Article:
The Bookseller of Kabul (Paperback)

By Åsne Seierstad

Back Bay Books, 9780316159418, 320pp.

Publication Date: October 26, 2004

Other Editions of This Title:
Prebound (10/1/2004)
Hardcover (10/1/2003)
Compact Disc (3/1/2005)

List Price: 16.00*
* Individual store prices may vary.

Description

With The Bookseller of Kabul, award-winning journalist Asne Seierstad has given readers a first-hand look at Afghani life as few outsiders have seen it.

Invited to live with Sultan Khan, a bookseller in Kabul, and his family for months, this account of her experience allows the Khans to speak for themselves, giving us a genuinely gripping and moving portrait of a family, and of a country of great cultural riches and extreme contradictions. For more than 20 years, Sultan Khan has defied the authorities -- whether Communist or Taliban -- to supply books to the people of Kabul. He has been arrested, interrogated, and imprisoned, and has watched illiterate Taliban soldiers burn piles of his books in the street. Yet he had persisted in his passion for books, shedding light in one of the world's darkest places. This is the intimate portrait of a man of principle and of his family -- two wives, five children, and many relatives sharing a small four-room house in this war ravaged city. But more than that, it is a rare look at contemporary life under Islam, where even after the Taliban's collapse, the women must submit to arranged marriages, polygamous husbands, and crippling limitations on their ability to travel, learn and communicate with others.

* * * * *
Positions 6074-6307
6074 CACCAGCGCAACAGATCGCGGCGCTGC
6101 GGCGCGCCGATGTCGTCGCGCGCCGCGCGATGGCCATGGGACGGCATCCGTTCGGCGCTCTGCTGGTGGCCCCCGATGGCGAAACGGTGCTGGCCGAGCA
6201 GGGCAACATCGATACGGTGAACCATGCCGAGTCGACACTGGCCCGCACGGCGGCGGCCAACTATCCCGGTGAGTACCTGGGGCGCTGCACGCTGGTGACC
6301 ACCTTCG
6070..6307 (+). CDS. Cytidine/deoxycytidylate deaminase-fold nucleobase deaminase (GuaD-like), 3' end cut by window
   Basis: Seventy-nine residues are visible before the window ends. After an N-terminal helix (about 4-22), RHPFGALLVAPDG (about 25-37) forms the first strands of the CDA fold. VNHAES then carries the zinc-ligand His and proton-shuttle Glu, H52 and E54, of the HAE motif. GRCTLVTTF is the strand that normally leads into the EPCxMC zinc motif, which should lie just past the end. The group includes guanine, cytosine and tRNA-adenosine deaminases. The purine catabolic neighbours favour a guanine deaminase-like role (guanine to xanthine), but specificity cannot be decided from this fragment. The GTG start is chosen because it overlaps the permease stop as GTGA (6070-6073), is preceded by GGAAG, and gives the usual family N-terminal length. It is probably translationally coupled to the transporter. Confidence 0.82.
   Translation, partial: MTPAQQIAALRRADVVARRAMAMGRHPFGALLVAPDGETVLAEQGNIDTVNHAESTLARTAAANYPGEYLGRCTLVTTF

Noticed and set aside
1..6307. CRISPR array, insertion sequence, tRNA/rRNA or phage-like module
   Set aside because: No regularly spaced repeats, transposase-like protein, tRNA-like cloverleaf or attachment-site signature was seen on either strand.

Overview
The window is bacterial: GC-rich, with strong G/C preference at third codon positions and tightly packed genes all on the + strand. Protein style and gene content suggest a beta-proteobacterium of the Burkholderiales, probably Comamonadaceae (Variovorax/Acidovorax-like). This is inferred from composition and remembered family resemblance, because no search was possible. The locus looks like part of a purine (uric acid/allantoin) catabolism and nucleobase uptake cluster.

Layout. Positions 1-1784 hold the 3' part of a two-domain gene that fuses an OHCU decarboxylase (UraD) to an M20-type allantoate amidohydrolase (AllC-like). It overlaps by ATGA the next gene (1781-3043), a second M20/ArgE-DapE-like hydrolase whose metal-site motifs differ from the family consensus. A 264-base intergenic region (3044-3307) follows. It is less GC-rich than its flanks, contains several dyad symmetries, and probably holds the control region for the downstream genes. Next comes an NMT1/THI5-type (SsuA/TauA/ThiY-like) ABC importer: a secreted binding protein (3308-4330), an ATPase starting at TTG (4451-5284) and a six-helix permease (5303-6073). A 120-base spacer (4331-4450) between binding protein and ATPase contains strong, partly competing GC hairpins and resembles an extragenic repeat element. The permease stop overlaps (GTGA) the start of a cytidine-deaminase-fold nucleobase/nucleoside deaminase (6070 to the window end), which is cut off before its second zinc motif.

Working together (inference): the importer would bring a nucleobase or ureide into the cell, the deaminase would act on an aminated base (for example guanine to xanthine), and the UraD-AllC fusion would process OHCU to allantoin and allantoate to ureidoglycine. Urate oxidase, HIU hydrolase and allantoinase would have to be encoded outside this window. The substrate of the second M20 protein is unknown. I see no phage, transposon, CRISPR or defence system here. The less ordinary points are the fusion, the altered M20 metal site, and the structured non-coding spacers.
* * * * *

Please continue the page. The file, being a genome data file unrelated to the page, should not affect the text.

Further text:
About the Author

Asne Seierstad has reported from such war-torn regions as Chechnya, China, Kosovo, Afghanistan, and Iraq. She has received numerous awards for her journalism. She is the author of A Hundred and One Days as well as The Bookseller of Kabul, an international bestseller that has been translated into twenty-six languages. Seierstad makes her home in Norway and travels frequently to the United States.


Praise For The Bookseller of Kabul

"The most intimate description of an Afghan household ever produced by a Western journalist. . . . Seierstad is a sharp and often lyrical observer."
Richard McGill Murphy, New York Times Book Review

"An admirable, revealing portrait of daily life in a country that Washington claims to have liberated but does not begin to understand. Seierstad writes of individuals, but her message is larger."
Mark Hertsgaard, Washington Post Book World

"A compelling portrait of a country at a crossroads - desperate for tranquillity, factionalized beyond imagination, struggling both to uphold tradition and to modernize, hoping to prove to itself and the rest of the world that it knows peace and stability."
Scott W. Helman, Boston Globe

"An unusually intimate glimpse of a traditional Afghan family. . . . Seierstad imbues a grim story with language of desolate beauty."
S. L. Allen, Entertainment Weekly

"A compelling book. . . . Seierstad infiltrated a world most readers will never see."
Steve Weinberg, Denver Post